After a brief break at the bandas, we were ready to go on our community tour. In addition to Gabriel we were joined by 5 others who do a lot of work with the organization. For them this was maybe an even bigger event than it was for us. The group had brought some soaps along to distribute to the people so we wouldn’t feel empty-handed. Gabriel had warned us that this might be a very sad tour, and we were not disappointed. We walked on the main (clay, dirt) road a bit and then turned off onto a trail which led to a few huts on a small piece of land, with a small garden as well.
This was Rael’s home. She’s HIV positive, and has been for 11 years. She has 11 children, and the youngest (she’s in the picture) is also HIV positive. For having had that many children she still looked amazingly well. Overall she didn’t look very suck, just tired. She had the kind of tired excited energy you have when you stay up too late with the new video game you bought. It’ll keep you going for a while, but it’s not good. Her husband doesn’t have a steady job, so money is big problem for this family. They farm what little they can on the small plot they own, but it’s not nearly enough.
In general Kenyans have tight family and community bonds, and help each other out. However, there’s a strong stigma attached to HIV/AIDS to the point where people might move away if they find out their neighbors are infected. KEEP helps first of all by educating the people on what AIDS is and how it’s transmitted. This helps the people with the disease to understand what’s going on, but it also reduces the stigma associated with the disease. In addition, they also guide people on nutrition, help with HIV testing, and provide occasional financial support.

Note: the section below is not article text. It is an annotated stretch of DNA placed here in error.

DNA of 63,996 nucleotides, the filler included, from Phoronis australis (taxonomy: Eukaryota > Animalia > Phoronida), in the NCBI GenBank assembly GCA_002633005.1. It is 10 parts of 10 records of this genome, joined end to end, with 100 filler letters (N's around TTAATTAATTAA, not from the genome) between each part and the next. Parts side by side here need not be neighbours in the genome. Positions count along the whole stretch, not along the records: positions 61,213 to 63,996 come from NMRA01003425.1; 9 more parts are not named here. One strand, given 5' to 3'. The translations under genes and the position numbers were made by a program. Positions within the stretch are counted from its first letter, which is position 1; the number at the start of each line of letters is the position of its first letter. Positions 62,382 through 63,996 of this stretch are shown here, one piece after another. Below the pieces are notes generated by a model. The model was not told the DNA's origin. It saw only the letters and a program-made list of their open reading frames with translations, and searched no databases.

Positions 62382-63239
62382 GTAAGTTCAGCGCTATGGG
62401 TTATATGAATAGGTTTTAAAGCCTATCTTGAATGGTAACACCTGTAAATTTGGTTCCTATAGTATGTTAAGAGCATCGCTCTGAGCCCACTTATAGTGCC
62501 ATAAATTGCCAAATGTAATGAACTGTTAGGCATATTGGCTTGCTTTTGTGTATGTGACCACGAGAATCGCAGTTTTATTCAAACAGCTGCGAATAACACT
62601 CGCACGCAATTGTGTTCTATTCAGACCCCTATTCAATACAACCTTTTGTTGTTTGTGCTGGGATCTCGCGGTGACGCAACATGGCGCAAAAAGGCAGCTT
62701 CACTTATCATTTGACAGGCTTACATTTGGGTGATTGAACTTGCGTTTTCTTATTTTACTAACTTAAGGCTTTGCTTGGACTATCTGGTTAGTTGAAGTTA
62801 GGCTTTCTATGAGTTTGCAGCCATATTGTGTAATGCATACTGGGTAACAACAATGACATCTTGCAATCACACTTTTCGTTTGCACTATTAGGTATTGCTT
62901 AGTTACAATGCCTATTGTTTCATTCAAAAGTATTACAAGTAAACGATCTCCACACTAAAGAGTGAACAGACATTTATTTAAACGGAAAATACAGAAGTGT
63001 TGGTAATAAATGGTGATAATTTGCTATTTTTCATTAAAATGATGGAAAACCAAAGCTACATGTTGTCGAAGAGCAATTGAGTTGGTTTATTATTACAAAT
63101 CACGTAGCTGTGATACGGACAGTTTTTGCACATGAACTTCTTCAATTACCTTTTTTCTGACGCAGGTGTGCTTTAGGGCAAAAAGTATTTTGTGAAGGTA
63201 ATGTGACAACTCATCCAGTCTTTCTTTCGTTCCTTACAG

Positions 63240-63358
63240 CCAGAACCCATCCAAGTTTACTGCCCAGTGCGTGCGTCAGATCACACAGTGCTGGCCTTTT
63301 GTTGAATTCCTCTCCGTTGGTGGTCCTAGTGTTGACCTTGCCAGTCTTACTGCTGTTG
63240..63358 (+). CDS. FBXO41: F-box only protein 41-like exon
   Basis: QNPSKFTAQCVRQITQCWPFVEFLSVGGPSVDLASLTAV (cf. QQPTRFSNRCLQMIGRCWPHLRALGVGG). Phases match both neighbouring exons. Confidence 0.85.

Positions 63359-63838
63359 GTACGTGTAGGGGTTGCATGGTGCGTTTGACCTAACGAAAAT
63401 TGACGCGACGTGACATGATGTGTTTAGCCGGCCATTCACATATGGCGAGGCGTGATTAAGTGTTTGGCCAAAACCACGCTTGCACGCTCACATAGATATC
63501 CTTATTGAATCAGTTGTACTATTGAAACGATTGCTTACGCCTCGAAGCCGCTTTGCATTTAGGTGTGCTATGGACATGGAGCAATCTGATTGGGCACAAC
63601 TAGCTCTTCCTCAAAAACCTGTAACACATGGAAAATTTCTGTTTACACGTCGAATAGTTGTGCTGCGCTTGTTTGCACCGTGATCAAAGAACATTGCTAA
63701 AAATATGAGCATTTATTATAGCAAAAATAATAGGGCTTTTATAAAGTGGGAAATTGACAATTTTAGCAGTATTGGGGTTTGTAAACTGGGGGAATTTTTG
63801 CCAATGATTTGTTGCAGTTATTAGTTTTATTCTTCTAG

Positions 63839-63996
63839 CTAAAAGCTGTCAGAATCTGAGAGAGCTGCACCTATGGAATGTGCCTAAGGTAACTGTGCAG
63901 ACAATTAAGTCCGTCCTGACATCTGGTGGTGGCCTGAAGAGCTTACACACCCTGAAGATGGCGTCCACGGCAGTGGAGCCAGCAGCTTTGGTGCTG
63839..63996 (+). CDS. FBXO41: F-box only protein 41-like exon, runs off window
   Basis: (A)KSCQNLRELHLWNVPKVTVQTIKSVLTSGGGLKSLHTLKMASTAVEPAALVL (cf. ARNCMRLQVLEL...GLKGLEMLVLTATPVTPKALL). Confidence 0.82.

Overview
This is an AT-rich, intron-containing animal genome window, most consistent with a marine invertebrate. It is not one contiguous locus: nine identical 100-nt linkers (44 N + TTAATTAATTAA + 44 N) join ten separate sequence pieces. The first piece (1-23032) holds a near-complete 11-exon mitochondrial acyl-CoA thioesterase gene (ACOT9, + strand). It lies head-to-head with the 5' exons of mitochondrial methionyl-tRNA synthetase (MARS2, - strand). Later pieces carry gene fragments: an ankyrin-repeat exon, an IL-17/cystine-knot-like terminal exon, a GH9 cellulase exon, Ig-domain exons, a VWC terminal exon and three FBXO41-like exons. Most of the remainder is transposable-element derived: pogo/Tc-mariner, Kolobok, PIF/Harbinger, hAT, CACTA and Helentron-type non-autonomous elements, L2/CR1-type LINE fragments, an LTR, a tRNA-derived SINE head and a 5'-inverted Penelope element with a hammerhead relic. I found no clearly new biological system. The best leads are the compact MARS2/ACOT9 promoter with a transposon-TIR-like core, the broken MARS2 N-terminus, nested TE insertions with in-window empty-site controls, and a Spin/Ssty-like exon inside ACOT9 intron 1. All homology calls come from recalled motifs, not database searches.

Our next stop was to look at two orphan boys, who lived with their grand parents. They suffered from a parasite locally known as “chiggers.” This is a small worm/leech-like thing that burrows into your skin, most often in the feet. By laying eggs and making baby parasites, they spread over the surface of the foot. If you scratch at it you may get the same thing on your hands when an egg gets stuck under your nail. The real cause is people walking around barefoot in a dusty area that is not kept clean enough. This is a big reminder that shoes and vacuuming are not just a luxury, they are in fact very important to our health!
John, who is in charge of health care for KEEP, had brought with him some drugs that kills the eggs and the critters. To use this was a 3-step process. First they washed the feet with soap. Then, using a razor blade and a needle (which weren’t sterilized as far as I could tell), he removed all the chiggers he could. This involved shaving off the bit of dead skin covering the chigger, and then prying it out with the needle. It looked quite painful, but the boys bravely took the punishment. Finally they washed their feet in a dilute solution of the drugs.
They had been undergoing this treatment for some months, and are much better. When they started they could barely walk because of the pain, and barely sleep because of the itching. This family appeared to be more well-off than Rael’s family. Their plot was slightly larger, and they even had a small lawn in front of their home. But they still would not be able to afford the required drugs without KEEP’s help. A single bottle of medicine costs about Ksh 170, which is about \$2.50, and lasts for just a few treatments.
After this home, we walked for a while on small trails through farmland and past many more small homes. At one point a couple of girls walked with Danielle, just to be with the mzungu. We visited a man who had gone blind as a result of HIV. He was the breadwinner for his family, and could no longer do his job. Now his oldest son is working instead of going to school.
Finally we “met” somebody who was bed-ridden because of HIV. The drugs had affected her mentally as well, and she was no longer in any shape to do anything. While we were there she alternately stared at us and moaned. Her husband had died several years ago, so it was up to the oldest daughter, all of 17 years old, to run the family. It felt very awkward and intrusive to be there. KEEP primarily helps this family by counseling her and the neighbors. The sad story of HIV in this part of the world is that the people survive for as long as the family is able to afford the drugs. Once they’ve run out of money the patient dies, leaving behind a broke family. People know this, and in some cases they will just lock patients in their room, waiting for them to die. When KEEP organizes free HIV tests in the village, the infection rate is about 40%.